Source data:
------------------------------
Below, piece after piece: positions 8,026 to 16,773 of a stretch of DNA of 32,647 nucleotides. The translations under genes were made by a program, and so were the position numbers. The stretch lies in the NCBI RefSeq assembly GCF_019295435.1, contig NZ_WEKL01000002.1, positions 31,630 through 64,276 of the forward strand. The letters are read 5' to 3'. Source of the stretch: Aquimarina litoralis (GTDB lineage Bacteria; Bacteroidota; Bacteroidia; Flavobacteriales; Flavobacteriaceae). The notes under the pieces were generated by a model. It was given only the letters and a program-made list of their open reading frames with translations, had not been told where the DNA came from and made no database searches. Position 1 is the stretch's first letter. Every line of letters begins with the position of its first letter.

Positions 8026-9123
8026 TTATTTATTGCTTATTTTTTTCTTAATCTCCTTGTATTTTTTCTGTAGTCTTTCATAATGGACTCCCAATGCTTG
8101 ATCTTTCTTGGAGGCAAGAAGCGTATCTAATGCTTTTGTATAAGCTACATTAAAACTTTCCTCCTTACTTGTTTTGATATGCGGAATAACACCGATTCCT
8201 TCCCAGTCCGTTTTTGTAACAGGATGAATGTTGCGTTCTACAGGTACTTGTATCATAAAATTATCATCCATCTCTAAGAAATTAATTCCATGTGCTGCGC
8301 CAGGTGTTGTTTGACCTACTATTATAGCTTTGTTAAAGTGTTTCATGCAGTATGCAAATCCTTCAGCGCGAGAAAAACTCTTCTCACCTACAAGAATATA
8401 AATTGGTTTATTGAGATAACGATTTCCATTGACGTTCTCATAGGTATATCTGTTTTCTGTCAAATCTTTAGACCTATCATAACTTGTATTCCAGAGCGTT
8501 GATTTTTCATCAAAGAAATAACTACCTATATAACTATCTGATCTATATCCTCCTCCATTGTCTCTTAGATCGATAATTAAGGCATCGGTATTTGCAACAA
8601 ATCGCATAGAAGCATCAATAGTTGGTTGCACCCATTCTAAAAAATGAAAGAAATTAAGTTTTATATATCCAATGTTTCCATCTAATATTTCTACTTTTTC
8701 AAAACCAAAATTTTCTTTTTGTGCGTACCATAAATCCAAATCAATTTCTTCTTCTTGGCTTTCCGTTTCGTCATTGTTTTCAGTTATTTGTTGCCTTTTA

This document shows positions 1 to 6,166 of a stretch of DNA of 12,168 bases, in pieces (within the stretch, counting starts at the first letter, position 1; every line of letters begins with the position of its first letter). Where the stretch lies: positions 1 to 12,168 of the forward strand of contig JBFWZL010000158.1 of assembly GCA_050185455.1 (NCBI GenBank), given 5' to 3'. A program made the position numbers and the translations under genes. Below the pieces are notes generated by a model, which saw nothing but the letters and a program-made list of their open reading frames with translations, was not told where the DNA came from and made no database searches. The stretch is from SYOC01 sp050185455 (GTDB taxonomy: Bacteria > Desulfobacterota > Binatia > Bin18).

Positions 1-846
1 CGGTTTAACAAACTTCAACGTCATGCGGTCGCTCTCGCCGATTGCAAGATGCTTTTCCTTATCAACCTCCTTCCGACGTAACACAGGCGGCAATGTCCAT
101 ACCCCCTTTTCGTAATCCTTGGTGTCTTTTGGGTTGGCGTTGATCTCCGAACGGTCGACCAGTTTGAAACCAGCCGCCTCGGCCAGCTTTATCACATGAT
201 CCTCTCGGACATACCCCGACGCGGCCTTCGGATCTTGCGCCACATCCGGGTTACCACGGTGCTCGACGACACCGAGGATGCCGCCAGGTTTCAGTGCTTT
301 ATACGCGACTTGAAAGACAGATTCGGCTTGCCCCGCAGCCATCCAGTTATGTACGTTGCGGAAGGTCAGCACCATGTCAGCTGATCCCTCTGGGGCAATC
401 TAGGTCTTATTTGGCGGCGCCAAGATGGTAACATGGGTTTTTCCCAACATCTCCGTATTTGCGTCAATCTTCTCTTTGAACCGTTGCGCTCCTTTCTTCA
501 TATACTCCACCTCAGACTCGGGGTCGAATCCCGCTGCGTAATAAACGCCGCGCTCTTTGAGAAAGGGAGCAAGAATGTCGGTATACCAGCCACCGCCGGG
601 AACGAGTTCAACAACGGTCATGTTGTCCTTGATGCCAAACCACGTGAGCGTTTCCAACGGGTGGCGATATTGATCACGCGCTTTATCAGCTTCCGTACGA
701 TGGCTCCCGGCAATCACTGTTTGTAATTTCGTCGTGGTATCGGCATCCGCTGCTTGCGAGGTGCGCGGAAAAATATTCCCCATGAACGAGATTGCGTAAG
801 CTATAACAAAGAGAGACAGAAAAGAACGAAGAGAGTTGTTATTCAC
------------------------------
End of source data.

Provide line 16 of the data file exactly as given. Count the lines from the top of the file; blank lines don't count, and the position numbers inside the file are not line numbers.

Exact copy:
301 ATACGCGACTTGAAAGACAGATTCGGCTTGCCCCGCAGCCATCCAGTTATGTACGTTGCGGAAGGTCAGCACCATGTCAGCTGATCCCTCTGGGGCAATC